You know I gotta ask, How long have you been natural and how do you keep it so FLY? Thank you! I've been natural for 20 years. I wore my hair in a close-cropped caesar for the first 16 of those years. So I had a lot of catching up to do when I grew my hair out 4 years ago. The first thing I had to learn about my natural hair was patience. Your hair will look better in some styles than others depending on the length. The second thing I learned about my 4a/4b hair is that water, not oil moisturizes. Oil is a sealant. I wear my hair almost every day. Not drench it mind you, just a spritz all over, either plain water or my homemade leave-in conditioner mix. The best way to combat dry edges?

Drink more water.

People tend to forget that their hair is attached to their bodies and take care if it from the ends up as opposed to the scalp down, which is how it grows.Hydration inside and out is key to a healthy hair. I ONLY detangle my hair with a wide tooth comb when it's soaking wet and full of conditioner and a little oil. I also have a few signature styles that I wear so that I can prevent breakage from overmanipulation. 2-strand twists, twists outs, buns and variations on those styles are really the only ways that I wear my hair. I also trim my ends about every six weeks or if I see a bunch of knots or splits ends. I also take a multivitamin and  biotin supplement everyday.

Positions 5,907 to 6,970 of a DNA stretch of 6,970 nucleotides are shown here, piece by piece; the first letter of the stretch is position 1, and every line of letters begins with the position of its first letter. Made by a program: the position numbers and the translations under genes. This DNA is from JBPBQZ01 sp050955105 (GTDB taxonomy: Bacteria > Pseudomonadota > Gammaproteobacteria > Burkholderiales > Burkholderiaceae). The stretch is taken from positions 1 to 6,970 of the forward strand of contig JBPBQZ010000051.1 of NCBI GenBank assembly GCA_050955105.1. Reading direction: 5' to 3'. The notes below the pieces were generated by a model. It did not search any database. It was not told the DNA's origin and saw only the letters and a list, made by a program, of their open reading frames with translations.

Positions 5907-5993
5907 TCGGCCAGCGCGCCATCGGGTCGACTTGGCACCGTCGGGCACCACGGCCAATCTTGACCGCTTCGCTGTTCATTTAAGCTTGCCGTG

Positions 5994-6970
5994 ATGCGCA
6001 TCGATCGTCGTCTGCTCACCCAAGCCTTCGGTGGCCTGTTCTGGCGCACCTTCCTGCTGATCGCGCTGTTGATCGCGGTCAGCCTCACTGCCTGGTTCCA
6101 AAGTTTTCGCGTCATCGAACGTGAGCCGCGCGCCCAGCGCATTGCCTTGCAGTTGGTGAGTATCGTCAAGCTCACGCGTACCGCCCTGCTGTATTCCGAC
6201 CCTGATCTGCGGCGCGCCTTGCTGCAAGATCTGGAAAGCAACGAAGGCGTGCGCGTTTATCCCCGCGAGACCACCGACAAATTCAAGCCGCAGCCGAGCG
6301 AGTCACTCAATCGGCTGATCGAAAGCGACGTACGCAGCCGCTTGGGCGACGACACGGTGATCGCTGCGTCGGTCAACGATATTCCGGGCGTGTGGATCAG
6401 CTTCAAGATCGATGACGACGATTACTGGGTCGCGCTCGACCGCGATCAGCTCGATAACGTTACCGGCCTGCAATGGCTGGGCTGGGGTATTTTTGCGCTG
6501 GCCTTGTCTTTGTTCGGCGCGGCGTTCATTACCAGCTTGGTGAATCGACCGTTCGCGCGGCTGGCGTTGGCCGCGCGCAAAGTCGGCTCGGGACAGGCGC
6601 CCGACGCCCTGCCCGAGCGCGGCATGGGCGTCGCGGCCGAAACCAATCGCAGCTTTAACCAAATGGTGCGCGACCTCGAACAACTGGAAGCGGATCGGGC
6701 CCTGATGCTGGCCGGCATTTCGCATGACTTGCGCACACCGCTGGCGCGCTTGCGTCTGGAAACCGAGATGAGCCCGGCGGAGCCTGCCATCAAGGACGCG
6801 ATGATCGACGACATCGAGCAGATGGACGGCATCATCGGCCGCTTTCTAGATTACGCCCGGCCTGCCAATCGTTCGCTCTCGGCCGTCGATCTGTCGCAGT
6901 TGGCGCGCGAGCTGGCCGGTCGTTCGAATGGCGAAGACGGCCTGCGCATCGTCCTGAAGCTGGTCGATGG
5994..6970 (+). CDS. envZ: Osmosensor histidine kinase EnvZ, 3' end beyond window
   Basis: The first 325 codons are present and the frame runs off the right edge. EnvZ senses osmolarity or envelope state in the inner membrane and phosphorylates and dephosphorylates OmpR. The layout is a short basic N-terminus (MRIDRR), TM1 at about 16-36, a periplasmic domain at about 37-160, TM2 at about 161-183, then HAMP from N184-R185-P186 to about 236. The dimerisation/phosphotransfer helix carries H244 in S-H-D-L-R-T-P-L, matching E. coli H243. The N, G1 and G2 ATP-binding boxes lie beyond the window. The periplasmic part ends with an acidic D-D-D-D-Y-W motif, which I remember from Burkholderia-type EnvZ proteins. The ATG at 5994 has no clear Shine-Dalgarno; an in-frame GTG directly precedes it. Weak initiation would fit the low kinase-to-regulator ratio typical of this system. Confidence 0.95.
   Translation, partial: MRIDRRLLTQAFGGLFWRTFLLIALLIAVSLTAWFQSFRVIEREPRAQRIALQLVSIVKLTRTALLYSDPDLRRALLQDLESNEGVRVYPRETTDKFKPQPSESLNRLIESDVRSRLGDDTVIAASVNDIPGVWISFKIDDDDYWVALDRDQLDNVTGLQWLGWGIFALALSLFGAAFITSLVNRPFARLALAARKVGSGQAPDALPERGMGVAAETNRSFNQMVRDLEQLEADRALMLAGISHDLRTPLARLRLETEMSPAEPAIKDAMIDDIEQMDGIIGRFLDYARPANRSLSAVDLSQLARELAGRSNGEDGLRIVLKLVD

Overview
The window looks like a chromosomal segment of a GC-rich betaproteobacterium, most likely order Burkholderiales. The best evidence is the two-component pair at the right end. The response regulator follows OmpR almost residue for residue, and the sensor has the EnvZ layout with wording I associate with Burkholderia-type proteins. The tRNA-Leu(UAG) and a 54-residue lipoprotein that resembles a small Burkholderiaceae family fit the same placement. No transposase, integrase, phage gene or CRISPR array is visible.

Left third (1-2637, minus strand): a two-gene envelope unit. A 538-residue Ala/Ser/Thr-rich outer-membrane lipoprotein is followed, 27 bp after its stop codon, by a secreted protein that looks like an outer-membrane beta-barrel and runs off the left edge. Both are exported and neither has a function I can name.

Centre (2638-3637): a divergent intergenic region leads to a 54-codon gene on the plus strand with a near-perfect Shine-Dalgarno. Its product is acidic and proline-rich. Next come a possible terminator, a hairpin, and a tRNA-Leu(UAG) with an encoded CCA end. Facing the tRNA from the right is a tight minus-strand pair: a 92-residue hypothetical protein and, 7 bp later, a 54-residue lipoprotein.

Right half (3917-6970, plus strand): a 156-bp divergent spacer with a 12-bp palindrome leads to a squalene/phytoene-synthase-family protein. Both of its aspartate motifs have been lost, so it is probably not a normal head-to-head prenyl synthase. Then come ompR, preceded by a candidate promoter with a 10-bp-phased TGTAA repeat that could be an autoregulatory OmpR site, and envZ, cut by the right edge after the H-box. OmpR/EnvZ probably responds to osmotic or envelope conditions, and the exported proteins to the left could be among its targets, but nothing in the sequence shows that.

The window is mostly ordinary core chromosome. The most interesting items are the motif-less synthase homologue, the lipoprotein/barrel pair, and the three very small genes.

Is there anything you like to add? Your skin is the largest organ on your body and it absorbs almost everything that it comes in contact with, including your scalp. So even though you might not use a relaxer anymore, you can still damage your body and air using products that aren't good for you.  Although your ends are important, if your trying new things with your hair, pay attention to your roots, that's where the new growth is happening and where you'll start to see changes first. Don't blow your paycheck trying every new product out there for natural hair. Although I do use some store bought items, I still use things like shea butter, castor oil and castille soap in my hair all the time. Learn to LOVE your hair, it's not supposed to look like someone else's. It's yours.